(Reuters) – Britain and the European Union have agreed to pursue ‘mini-deals’ in areas of mutual interest, such as aviation and road transport, even if trade negotiations for a wider deal break down next week, The Times https://www.thetimes.co.uk/edition/news/post-brexit-britain-and-eu-agree-to-pursue-mini-deals-if-talks-fail-next-week-8b7jrrjc8 reported on Saturday.

FILE PHOTO: EU flag are placed on broken glass and British flag in this illustration picture taken

© Reuters/DADO RUVIC
FILE PHOTO: EU flag are placed on broken glass and British flag in this illustration picture taken

European Union chief Brexit negotiator Michel Barnier and Britain’s chief negotiator David Frost have agreed that even if a wider deal proves impossible to reach on Oct. 15, contact will continue, The Times said.

In such an event, the two sides would spend November attempting to put together mini-deals to offset the likely disruption when the transition period ends on Dec. 31, the newspaper said, without citing sources.

British Prime Minister Boris Johnson has set a deadline of the Oct. 15 EU summit for a deal, but the two sides are still haggling over a trade deal that would kick in when informal membership ends on Dec. 31.

(Reporting by Aakriti Bhalla in Bengaluru, Editing by Rosalba O’Brien)

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  • American to furlough 19,000 workers, United to cut 13,000 jobs 
  • Both airlines prepared to recall workers if a deal is reached
  • Airlines would receive $25 billion as pay support in new relief package

More than 32,000 employees from United Airlines and American Airlines will be furloughed from Thursday as talks in Washington about a new coronavirus relief package failed.

American will furlough 19,000 workers, 14% of its pre-COVID19 strength and United will cut 13,000 jobs, most of whom will be flight attendants. Both airlines are prepared to reverse this action if a stimulus deal is reached in the coming days.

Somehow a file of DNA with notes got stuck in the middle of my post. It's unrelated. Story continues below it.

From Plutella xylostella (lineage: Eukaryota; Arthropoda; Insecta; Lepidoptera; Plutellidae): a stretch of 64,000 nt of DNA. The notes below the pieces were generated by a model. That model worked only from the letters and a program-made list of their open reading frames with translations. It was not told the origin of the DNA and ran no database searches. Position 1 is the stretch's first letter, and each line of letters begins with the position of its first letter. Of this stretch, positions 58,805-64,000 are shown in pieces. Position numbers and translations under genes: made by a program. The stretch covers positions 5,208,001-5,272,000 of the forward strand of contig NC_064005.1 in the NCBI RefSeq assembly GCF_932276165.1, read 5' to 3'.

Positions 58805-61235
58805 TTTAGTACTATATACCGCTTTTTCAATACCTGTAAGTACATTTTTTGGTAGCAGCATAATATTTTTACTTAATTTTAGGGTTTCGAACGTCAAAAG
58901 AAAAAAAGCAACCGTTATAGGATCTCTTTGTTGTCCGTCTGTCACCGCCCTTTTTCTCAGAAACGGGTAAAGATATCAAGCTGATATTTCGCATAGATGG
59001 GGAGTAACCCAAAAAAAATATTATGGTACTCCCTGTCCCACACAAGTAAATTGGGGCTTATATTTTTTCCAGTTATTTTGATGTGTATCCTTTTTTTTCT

In the aviation sector, at least 50,000 airline workers’ jobs are now at stake.  

At the onset of coronavirus in March, Congress had passed the CARES Act, a $25 billion payroll support to airlines while the demand in air travel dropped. The conditions of the support prohibited airlines from cutting any jobs till Oct. 1. Now that the aid has run out, and there is no visible revival in demand, airlines have no option but to let employees go. 

In July, United had announced intentions to furlough 36,000 workers including pilots, flight attendants, customer service and gate agents and maintenance employees, starting Oct. 1 when the $25 billion aid would run out. More than half of these workers have already accepted buyouts, schedule reductions and temporary leaves from United, thus reducing the number of furloughs to 13,000, CNBC reported.

The vote on the relief package has been delayed to allow more time for bipartisan talks. The new $2.2 trillion stimulus package under discussion would have rolled out $25 billion for airline payrolls, along with relief for states, municipalities and small businesses among other sectors over the next year.

For months, the airlines have been asking for another similar